How it works

This course takes place over ten weeks. The first five sessions focus on the essential elements of writing prose fiction, and each week there will be writing exercises during and between classes, as well as examples from published works to read and discuss. From week two everyone will get the chance to read out a piece of writing in a small group. The last five weeks give everyone the experience to workshop 500 words of prose. If you haven’t workshopped before, don’t worry – these sessions will be explained nearer the time.

  • No more than 15 students per course to maximise interaction with your tutor and coursemates
  • Live classes led by an experienced tutor, whether online or in person
  • Classes include discussion and writing exercises, along with one workshopping session for each student, in which you’ll receive detailed feedback on your work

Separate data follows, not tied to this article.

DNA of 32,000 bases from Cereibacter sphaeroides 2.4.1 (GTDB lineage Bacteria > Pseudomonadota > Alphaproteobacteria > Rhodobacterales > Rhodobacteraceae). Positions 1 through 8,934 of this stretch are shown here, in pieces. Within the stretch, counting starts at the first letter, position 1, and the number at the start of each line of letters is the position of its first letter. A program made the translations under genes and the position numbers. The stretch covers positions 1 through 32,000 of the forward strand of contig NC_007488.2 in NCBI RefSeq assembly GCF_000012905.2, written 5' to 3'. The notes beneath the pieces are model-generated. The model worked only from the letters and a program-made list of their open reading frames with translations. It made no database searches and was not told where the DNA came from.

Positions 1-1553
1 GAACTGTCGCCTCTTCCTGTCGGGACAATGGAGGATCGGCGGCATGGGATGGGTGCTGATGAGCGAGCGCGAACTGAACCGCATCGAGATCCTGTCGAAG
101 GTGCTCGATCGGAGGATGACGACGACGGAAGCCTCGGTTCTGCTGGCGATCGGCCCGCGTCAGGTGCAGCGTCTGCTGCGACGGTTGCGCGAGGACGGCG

• Course materials and notes for each week will be accessible 24/7 during the course, and for one year after the end of the course.

Ian Nettleton

Ian Nettleton has a doctorate in Creative & Critical Writing from UEA (2003). His first novel, The Last Migration, set in the Australian outback, was runner-up for both the 2014 Bath Novel Award prize for literature and the inaugural Bridport Prize/Peggy Chapman-Andrews First Novel Award. He has also worked for the BBC as a writer and presenter, critiqued novels for The Literary Consultancy and published short fiction in a number of anthologies. He was shortlisted for the Bridport Flash Fiction Prize 2019, the Edinburgh International Flash Fiction Award 2020, longlisted for the Winter Reflex Fiction Competition 2019 and longlisted for the Ellipsis Flash Fiction Collection Competition 2020.

Ian has such a wide background and packs every minute of the course with information and advice. His attitude is encouraging and non-judgemental. He is the best tutor I have ever had.

Sheila Preston